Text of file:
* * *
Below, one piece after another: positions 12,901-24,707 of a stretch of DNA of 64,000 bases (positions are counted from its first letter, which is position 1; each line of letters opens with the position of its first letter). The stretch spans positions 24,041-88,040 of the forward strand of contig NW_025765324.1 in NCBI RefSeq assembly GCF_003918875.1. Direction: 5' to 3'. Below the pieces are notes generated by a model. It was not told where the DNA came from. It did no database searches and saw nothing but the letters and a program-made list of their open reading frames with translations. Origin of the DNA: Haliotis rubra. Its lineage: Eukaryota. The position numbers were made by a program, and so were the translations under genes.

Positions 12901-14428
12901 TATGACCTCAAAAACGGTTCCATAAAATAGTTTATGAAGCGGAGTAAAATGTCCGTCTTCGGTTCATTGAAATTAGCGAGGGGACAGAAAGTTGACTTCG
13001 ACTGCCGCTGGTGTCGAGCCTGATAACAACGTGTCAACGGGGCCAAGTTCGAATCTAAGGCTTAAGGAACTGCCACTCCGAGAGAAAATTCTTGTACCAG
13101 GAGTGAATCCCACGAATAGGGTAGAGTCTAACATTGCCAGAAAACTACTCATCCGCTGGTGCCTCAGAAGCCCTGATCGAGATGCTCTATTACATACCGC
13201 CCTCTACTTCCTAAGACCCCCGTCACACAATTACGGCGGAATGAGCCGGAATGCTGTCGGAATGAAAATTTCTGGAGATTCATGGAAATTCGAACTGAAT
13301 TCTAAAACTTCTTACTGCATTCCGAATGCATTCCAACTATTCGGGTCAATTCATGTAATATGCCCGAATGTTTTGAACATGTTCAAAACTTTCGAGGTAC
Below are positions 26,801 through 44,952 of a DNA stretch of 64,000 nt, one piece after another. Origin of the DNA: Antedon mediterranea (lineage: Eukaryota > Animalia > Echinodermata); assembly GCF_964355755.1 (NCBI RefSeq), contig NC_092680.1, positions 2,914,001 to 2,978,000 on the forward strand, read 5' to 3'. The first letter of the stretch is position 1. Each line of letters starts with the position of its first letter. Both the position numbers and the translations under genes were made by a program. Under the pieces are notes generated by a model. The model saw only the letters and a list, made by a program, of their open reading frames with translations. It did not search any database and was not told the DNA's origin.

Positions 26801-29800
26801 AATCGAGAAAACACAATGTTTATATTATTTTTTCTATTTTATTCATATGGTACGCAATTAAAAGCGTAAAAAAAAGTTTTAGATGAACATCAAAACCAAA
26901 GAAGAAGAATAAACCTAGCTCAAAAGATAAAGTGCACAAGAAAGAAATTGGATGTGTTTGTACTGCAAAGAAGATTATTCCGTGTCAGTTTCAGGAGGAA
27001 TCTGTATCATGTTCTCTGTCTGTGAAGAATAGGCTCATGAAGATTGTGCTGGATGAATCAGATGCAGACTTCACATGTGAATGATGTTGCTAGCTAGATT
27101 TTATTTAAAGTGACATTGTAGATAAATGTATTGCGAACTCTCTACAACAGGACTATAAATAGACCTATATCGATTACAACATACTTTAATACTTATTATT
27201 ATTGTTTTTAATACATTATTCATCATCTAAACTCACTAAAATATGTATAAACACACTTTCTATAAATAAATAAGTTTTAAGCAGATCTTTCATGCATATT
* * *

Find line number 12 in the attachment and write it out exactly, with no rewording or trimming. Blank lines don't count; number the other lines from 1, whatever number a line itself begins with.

27001 TCTGTATCATGTTCTCTGTCTGTGAAGAATAGGCTCATGAAGATTGTGCTGGATGAATCAGATGCAGACTTCACATGTGAATGATGTTGCTAGCTAGATT